Combating a Sexualized Generation with a Biblical Theology of Sex

Bryan CribbBryan Cribb, General

Perusing the blogosphere recently, a disturbing headline caught my eye. A religion commentary on disturbingly asserted, “True love doesn’t wait after all.”

Now we all know blogs can tend towards sensational “Chicken Little” claims and arguments and statistics. But the data given in this article, which was itself a commentary on an earlier article appearing in Relevant Magazine, were truly staggering.

Both articles cited a 2009 study by the National Campaign to Prevent Teen and Unplanned Pregnancy. In this study of the sexual activity of the broader populace of young adults, one statistic stood out. According to the study, of the 18-29 year-olds who self-identified as “evangelical,” some 80 percent had engaged at least once in unmarried sexual activity, even though 76 percent of them deemed it morally wrong. By comparison, 88 percent of all 18-29 year-olds surveyed had had premarital sex.

These statistics raise all kinds of questions, some of which are raised in both articles. Has the abstinence movement failed? What explains the disparity between the beliefs and practices of these individuals? What is the church not doing that perhaps it should? What about the promise rings, vows of chastity until marriage, kissing dating goodbye? Are all of these “defenses” powerless in the face of the “in your face” sexuality of modern America?

All of these questions take on an even more pressing character as I interact with students everyday at a Christian institution of higher learning, most of whom fall within the younger range of the 18-29 category. What can I do to head off this issue at the pass?

Obviously, no easy answers exist. But the longer we ignore or even wrongly attack the issue, the more casualties we will have from it—abortion, STDs, guilt, and subsequent marriages that suffer from premarital sexual union(s).

But my sense is that a good start to attacking the problem is biblical in nature. The pattern of the Scriptures—both Old and New Testament—has always been to ground right practice in right theological belief. If then evangelicals are to recover right sexual practice, perhaps it would behoove churches and families not to avoid the issue of sexuality, but to confront it head-on with biblical teaching.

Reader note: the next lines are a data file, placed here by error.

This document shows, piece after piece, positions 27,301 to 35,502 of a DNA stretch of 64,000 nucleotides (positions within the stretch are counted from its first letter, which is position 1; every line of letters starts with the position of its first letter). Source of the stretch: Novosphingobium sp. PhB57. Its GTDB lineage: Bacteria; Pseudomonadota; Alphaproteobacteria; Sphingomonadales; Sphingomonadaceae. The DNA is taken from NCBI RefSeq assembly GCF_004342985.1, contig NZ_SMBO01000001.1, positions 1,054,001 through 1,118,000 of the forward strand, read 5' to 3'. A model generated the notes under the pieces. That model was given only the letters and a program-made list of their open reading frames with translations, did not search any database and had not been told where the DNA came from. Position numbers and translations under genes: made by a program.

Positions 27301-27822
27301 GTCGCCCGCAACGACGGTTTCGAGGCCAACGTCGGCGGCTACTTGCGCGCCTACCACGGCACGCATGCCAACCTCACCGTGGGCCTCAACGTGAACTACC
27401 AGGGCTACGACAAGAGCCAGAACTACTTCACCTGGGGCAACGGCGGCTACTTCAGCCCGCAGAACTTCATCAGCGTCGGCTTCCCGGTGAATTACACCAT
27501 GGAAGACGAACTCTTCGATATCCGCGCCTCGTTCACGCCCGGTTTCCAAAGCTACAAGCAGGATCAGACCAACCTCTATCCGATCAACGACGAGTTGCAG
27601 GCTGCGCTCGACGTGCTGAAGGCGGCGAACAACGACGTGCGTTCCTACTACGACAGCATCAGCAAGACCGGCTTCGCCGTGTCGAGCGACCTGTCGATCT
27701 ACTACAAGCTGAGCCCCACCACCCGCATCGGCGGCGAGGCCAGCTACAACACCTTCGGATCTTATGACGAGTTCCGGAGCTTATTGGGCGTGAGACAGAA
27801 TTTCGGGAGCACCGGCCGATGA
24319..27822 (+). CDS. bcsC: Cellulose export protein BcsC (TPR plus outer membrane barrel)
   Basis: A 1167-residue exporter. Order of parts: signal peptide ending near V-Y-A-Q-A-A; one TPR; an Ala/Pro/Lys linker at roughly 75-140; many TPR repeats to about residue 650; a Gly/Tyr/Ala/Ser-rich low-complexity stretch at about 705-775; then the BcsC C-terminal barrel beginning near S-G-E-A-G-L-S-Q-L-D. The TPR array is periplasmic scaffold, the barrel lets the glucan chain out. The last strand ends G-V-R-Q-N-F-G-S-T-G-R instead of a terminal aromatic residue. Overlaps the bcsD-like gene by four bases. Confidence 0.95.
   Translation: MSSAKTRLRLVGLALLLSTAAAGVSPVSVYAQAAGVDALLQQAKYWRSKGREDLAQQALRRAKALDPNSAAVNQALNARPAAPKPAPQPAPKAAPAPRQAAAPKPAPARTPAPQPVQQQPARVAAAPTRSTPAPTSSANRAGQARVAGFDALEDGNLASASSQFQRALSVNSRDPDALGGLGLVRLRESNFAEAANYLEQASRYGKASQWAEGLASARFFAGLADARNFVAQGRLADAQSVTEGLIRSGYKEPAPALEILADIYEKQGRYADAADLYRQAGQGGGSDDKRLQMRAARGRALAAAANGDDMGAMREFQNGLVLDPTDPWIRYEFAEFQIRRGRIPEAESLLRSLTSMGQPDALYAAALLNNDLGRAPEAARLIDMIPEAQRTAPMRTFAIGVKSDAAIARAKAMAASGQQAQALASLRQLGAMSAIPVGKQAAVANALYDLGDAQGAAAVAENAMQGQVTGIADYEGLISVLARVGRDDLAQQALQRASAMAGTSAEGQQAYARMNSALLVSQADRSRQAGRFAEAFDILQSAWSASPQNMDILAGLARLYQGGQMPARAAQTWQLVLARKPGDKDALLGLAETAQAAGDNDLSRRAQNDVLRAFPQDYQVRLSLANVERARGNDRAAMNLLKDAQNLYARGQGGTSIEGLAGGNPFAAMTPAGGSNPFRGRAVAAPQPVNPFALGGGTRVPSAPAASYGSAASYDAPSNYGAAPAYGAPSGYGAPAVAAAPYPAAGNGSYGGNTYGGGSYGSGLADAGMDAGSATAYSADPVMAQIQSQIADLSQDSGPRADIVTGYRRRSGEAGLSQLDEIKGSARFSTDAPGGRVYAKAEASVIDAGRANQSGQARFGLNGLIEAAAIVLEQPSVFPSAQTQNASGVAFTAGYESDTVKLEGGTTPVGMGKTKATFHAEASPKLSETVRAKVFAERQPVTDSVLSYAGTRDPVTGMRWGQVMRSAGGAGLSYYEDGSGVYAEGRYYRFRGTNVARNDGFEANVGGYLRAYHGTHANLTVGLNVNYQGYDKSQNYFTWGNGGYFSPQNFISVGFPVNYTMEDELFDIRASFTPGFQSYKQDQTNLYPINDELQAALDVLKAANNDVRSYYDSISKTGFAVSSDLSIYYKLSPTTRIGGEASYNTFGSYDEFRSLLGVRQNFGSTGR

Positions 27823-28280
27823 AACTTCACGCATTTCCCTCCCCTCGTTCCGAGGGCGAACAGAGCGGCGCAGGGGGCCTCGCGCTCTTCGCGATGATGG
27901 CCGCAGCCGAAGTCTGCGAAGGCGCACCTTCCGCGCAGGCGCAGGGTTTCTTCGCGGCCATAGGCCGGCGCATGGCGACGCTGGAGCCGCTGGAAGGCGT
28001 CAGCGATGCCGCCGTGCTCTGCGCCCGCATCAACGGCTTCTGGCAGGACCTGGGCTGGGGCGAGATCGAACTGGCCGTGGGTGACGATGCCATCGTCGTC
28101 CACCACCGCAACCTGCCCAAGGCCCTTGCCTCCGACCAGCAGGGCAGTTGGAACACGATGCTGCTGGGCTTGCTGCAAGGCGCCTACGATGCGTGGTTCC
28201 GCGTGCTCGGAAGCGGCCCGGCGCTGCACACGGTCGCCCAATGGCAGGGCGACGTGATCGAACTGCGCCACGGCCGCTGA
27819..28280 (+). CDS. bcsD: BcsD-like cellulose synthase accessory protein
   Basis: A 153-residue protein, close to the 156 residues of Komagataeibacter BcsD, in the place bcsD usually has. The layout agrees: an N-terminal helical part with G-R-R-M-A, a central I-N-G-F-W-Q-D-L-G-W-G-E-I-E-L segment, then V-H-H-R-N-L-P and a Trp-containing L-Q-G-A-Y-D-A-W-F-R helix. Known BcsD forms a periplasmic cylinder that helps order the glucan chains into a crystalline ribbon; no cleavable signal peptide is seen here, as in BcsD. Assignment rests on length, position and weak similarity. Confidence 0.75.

In particular, I think we need to rediscover a rather ignored book in the Old Testament, Song of Solomon. I have purposefully highlighted this book each semester in my “Introduction to Bible” and “Introduction to the Old Testament” courses exactly because of my own intuition regarding the high degree of sexual activity among students. In other words, if you teach long enough, you don’t need a study to tell you that “it” is occurring among the study body.

But what I love about Song of Solomon is that it presents a properly oriented sexually-charged message for a promiscuously oriented sexually-charged culture. In church history and churches today, many have allegorized or avoided Song of Solomon because of its “adult” subject matter. But I believe Danny Akin, who has a commentary on the book, is correct when he labels it as “God’s instruction manual on sex and marriage.” In other words, the book gives a proper biblical theology of sexuality.

What does it teach? Properly taught, Song of Solomon guards against the Scylla of asceticism and legalism and the Charybdis of hedonism. Instead of pitting a legalistic, unappealing “no” against the unbridled, self-indulgent “yes” of modern Western culture (as many churches have done in the past), Song of Solomon shows that God offers a better “yes.”

Song of Solomon presents a delicate, Edenic picture of God’s “yes” within the confines of marriage. It also clearly teaches marriage as God’s design and returns sexuality to an Edenic innocence (reversing the effects of the Fall).

As Richard Hess writes, “In a fallen world in which the first couple was expelled from the garden of Eden, this song offers the hope that couples today may find something of that garden again and may see in their love that which is beautiful and good, from the good God.”

If we can recover the theology of sexuality as a theological act, a meaningful act, and a covenantal act, then perhaps our young people will start to see why it is such an important issue.

As Carissa Woodwyk, a licensed counselor interviewed by Relevant for their article, states, “I believe most couples understand the meaning of ‘not having sex,’ but it doesn’t seem that many have a personal understanding of why it’s important.”

However, while a good start, just “good theology” is not enough, as evidenced in Solomon’s own life. One of the conundrums of the Bible is how the author of so many proverbs advising against sexual immorality could fall prey himself to the same vice.

Thus, individual communities of faith must be more openly involved in the issue—teaching, modeling, and celebrating proper sexuality and God’s “yes.” At the same time, we need to return to a sense of trust and accountability for male-female relationships within the church as well.

Again, there are no easy answers to this issue. But one thing is for certain—we cannot ignore it anymore.